The diving season opened in February in the Santa Catalina Basin where studies of whale bone biological communities were conducted. Following a transit to the Gulf of California, diving continued in the Guaymas Basin in support of hydrothermal vent system experiments. From there the ship and submersible returned to the East Pacific Rise for two studies of hydrothermal, volcanological and geochemical processes near ODP drill sites and the Siqueiros Transform. After transit back to San Diego in late May, ALVIN entered a maintenance period in which the main batteries were replaced and a Navy certification audit was successfully completed.

One week prior to the end of the maintenance period the ALVIN Group was requested to assist the Navy in the recovery of its CURV III towed ROV system, lost off the coast of southern California. ALVIN was quickly reassembled and made four search dives before finally recovering the vehicle on July 1st.

Following the recovery, the ship headed north to Oregon to begin a season of operations on the Juan de Fuca Ridge. The first cruise supported the initial stage of interdisciplinary studies of hydrothermal flange evolution, followed by biological examination of mollusc populations. A NOAA Vents Program cruise followed, featuring chemical and geological work on the southern ridge. During a second hydrothermal flange cruise in early September five auxiliary dives were conducted to support Office of Naval Technology experiments and to obtain data and samples from a previously instrumented Ocean Drilling Program (ODP) bore hole. The last Ridge leg of the year revisited the northern vent sites for isotope experiments and also revisited the ODP site for maintenance of the bore hole instrumentation.

After a month-long shipyard overhaul of ATLANTIS II, the final cruise of the 1991 dive year visited the East Pacific Rise for plankton studies in hydrothermal vent plumes.


Our first cruise in early February gave the ALVIN Operations team a rare chance to conduct a series of engineering test dives off San Diego. Experts in the photographic, underwater video and acoustic fields were invited to participate in five shallow dives to recommend improvements in ALVIN's capabilities. Experiments included calibration of the still camera fields of view, evaluation of a new generation of video lighting and qualitative analysis of optimum light configurations, exposure tests for various cameras, application testing of a low-cost fathometer, and vehicle attitude/performance analysis. Extensive testing of the sub's hydraulic system resulted in corrective measures designed to bring performance up to advertised capability. Constructive external input from industry participants has already fostered interest in both real-time, 3-D graphical display of ALVIN's position in a navigated volume and the potential for "video inertial navigation" from computer processing of video images.

Scientific dives began on the East Pacific Rise in late February, where a multi-institutional team of investigators studied hydrothermal and geochemical processes in support of ODP work. The Rise area at 9 deg N had been found to be active during a late-1991 dive series, so experiments during this cruise provided an unusual temporal look at vent processes. Late in March, the Rise at 21 deg N was the site of geochemical sampling of hydrothermal fields, and in April scientists returned to the Rise at 10 deg N to complete experiments initiated with the French submersible NAUTILE in 1991.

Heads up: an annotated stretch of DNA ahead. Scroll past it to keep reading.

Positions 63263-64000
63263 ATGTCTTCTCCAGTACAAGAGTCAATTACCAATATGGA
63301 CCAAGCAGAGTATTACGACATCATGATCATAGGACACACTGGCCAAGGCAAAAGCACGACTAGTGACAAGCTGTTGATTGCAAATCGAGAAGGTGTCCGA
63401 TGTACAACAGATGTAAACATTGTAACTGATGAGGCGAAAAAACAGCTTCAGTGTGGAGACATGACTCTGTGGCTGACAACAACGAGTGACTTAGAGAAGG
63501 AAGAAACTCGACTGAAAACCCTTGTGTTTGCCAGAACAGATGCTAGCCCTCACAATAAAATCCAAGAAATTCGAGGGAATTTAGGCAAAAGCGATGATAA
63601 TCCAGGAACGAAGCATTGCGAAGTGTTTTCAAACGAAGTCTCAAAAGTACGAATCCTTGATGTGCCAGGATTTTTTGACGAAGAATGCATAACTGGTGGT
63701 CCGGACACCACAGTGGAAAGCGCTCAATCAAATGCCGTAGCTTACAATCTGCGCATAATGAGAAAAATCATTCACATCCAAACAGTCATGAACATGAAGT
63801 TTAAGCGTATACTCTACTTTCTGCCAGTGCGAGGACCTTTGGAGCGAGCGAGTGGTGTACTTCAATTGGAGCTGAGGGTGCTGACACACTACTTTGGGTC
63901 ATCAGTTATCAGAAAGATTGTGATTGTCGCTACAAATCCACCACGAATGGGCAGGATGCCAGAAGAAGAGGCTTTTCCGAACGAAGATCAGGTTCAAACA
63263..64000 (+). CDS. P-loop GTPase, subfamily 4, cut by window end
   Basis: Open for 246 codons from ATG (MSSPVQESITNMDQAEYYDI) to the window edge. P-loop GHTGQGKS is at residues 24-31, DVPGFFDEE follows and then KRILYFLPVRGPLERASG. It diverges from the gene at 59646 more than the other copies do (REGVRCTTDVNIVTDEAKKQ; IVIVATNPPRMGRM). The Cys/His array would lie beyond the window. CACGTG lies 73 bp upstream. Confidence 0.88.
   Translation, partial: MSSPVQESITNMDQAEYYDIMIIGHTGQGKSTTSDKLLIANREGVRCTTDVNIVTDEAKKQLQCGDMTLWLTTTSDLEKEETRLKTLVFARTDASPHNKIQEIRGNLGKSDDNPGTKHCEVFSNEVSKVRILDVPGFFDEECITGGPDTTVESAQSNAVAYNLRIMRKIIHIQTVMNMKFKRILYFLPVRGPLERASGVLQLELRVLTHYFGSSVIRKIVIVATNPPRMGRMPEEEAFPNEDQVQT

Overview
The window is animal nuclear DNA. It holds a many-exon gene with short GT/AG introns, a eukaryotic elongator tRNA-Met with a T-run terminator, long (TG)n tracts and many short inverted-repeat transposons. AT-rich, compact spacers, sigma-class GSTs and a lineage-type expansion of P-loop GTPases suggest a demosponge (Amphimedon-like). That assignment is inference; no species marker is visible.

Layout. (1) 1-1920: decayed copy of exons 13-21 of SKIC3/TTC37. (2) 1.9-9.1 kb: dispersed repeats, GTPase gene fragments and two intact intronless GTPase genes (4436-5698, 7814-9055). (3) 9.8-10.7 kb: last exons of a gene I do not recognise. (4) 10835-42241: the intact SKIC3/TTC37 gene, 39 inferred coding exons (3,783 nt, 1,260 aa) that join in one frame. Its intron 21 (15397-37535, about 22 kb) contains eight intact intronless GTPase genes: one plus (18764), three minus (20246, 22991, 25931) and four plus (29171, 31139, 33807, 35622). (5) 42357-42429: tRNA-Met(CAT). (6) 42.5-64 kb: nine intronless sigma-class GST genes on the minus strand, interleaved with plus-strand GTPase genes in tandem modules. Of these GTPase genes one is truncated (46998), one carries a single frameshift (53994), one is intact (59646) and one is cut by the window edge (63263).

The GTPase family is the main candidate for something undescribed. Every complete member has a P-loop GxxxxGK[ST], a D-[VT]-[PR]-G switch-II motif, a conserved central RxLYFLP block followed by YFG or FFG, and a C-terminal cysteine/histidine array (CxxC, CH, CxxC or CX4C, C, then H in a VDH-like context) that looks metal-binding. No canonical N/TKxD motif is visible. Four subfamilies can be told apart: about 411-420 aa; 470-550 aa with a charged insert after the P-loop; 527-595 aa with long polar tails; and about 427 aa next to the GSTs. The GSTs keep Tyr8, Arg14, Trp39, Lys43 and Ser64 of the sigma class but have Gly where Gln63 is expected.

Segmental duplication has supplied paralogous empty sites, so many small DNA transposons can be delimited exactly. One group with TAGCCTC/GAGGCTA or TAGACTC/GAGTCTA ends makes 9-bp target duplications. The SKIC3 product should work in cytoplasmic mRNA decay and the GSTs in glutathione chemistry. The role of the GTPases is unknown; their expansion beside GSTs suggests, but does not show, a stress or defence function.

Following a transit through the Panama Canal in early May, ALVIN and ATLANTIS II made a port call in Galveston before beginning studies of chemosynthetic ecosystems at two sites in the Gulf of Mexico. Two dives were made for specimen collection at the West Florida Escarpment cold seeps, and the final dive of Voyage 125 allowed a video transect of megafaunal habitats on the Continental Rise near Block Canyon. The ship and sub returned to Woods Hole on June 10th after 575 days at sea, 367 dives and 894 days away from home port.

After a six-week layup the vessels departed WHOI in early August for studies of biological communities at Deepwater Dumpsite 106 off New York. Upon return to Woods Hole mid-month, ALVIN began a major overhaul period.


The overhaul period ended in mid-March with certification and engineering dives off Bermuda. Two subsequent dives for the Royal Ontario Museum and the Bermuda Zoological Society sought to catalog biodiversity and biota zonation on the flanks of the island pedestal and nearby seamounts. We next embarked on a seismic studies cruise to the Mid-Atlantic Ridge, but mechanical/electrical problems with ALVIN's new pressure-tolerant motor controllers resulted in a radically shortened dive program. Repairs were effected during a maintenance period in Bermuda in April, after which the sub successfully completed three dive series back at the ridge, including work at a newly-discovered vent field south of the Azores. One Deep Water Dumpsite revisit cruise was undertaken in mid-July before the now-familiar transit through the Canal to the Pacific study areas. Fall explorations on the Juan de Fuca Ridge focussed on geomorphology, geochemistry and the retrieval of data from instruments left on ODP well holes. In October ALVIN's schedule was modified to include a cruise to the Axial Seamount area to investigate recent volcanic eruptions in the hydrothermal vent field; use of the former Navy underwater early-detection acoustic system had alerted scientists to possible activity. Evidence of new formations was indeed found at the site, proving the validity of this new tool for event detection.

A shipyard period in November preceded the final voyage of the year, to the East Pacific Rise in support of biological community temporal studies.


This year began as the last one ended, with four lengthy cruises to the East Pacific Rise and Costa Rica Accretionary Wedge. Most of the work was in pursuit of geological and biological programs, with an added dive for salvage purposes: a lost University of Washington rock drill was recovered in late January.